After reporting the arsenic issues at the Allen site to the state’s environmental agency, Tennessee Department of Environment and Conservation (TDEC), TVA was required to study the potential impact of the cooling wells on the Memphis Sand Aquifer and the risk of contaminated groundwater infiltrating the aquifer. In October 2017, TVA performed a short pump test, limited to 24-hours, to check if the wells would pull polluted groundwater into the city’s primary source of drinking water. These test results were supposed to be submitted to TDEC at the end of October 2017. However, TVA has delayed reporting the pump test results to the state and public for over five months and now plans to submit them by March 6, 2018.


“We have the right to know about any decisions that could possibly put our drinking water at risk, and cutting corners behind closed doors to the detriment of the Memphis Sand Aquifer is simply unacceptable,” said Ward Archer, President of Protect Our Aquifer. “As a federal agency, TVA should be acting in the best interests of the public, not delaying or hiding test results from us. It’s time for TVA to be honest and transparent with the citizens of Memphis about what’s happening at Allen and the risk imposed on our water source.”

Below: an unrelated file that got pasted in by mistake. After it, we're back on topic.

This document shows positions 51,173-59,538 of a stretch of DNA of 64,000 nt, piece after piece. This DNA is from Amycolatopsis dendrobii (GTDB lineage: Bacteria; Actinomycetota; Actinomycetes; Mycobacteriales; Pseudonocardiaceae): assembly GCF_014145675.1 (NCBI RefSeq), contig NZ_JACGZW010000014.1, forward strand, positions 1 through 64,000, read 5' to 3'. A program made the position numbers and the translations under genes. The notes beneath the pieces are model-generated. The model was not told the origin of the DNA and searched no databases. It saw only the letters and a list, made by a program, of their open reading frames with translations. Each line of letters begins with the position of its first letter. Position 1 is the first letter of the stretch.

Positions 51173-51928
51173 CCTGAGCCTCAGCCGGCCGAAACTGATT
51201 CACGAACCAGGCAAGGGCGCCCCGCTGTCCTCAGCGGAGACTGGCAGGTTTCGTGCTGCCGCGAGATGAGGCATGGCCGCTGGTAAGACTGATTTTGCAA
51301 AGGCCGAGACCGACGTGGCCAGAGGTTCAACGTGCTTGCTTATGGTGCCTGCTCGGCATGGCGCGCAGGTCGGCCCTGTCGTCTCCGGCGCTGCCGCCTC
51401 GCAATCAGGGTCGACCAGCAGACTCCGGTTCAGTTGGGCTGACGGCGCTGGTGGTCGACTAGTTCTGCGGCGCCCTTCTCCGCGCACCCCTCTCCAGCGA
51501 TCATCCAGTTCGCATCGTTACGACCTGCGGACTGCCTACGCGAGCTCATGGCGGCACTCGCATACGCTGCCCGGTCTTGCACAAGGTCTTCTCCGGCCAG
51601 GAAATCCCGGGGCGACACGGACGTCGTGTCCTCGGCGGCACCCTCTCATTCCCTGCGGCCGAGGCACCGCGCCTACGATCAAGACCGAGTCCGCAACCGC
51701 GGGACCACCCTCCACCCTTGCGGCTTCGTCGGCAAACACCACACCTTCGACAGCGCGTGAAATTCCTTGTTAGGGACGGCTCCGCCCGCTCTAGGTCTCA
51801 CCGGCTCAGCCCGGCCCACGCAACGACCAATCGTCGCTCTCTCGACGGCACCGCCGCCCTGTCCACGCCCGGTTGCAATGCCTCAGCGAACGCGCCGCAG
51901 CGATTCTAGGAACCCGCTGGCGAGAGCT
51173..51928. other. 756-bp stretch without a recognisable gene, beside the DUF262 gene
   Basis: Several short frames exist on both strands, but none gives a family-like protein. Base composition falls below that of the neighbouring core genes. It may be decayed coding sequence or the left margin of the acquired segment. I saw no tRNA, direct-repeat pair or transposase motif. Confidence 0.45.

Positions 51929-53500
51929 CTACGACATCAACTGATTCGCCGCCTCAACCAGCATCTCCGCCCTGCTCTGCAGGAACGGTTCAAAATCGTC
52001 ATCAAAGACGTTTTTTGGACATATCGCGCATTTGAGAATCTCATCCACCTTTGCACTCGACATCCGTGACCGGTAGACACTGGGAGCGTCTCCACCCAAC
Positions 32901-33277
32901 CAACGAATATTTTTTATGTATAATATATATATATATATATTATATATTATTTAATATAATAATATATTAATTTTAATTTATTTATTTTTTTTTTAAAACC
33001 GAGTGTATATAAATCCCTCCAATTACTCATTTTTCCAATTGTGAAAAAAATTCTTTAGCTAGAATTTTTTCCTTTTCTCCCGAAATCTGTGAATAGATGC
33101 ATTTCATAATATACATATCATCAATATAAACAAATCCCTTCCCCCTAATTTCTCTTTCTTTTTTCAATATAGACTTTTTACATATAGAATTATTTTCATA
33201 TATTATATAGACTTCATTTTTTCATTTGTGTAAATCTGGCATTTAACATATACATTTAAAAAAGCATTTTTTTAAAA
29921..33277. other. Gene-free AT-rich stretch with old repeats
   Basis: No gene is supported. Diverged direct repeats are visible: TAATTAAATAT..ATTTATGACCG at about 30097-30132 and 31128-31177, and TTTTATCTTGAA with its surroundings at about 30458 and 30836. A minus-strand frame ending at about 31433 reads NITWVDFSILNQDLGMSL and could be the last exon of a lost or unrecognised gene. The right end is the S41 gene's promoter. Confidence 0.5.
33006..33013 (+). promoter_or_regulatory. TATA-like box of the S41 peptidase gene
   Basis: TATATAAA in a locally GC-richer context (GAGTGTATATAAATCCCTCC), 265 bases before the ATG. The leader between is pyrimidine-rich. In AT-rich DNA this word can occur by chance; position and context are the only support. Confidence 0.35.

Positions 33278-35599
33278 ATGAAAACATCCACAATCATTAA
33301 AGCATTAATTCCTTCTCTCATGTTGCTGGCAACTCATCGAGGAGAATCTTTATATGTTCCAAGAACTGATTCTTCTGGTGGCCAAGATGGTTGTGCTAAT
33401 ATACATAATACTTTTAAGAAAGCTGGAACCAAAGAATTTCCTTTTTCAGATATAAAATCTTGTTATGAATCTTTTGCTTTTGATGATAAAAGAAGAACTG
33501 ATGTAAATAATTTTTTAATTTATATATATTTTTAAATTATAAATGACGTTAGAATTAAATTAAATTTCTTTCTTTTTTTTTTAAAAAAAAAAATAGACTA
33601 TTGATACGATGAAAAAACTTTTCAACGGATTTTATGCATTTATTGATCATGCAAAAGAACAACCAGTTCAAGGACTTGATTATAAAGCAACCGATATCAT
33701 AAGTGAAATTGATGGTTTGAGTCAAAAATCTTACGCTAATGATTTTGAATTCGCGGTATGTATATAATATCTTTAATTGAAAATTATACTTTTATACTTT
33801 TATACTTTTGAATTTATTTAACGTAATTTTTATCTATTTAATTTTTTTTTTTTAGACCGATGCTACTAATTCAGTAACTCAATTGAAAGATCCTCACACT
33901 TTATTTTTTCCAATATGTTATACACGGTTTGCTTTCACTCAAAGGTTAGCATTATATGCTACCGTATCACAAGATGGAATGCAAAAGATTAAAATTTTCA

“TVA needs to stop being irresponsible and reevaluate the risk of contaminating our city’s drinking water source with dangerous toxins,” said Scott Banbury, Conservation Coordinator for the Tennessee Chapter of the Sierra Club. “You can keep your coal ash out of our water. We don’t want it.”



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Southern Environmental Law Center

For more than 30 years, the Southern Environmental Law Center has used the power of the law to champion the environment of the Southeast. With over 70 attorneys and nine offices across the region, SELC is widely recognized as the Southeast’s foremost environmental organization and regional leader. SELC works on a full range of environmental issues to protect our natural resources and the health and well-being of all the people in our region.


Protect Our Aquifer

Protect Our Aquifer is a non-profit citizen group formed to support the conservation and protection of the Memphis Sand Aquifer for the benefit of present and future generations.


Sierra Club

The Sierra Club is the largest and most influential grassroots environmental organization in Tennessee, with more than 105,000 members and supporters across the state. The Sierra Club works to safeguard the health of our communities, protect wildlife, and preserve our remaining wild places through grassroots activism, public education, lobbying, and litigation. For more information, visit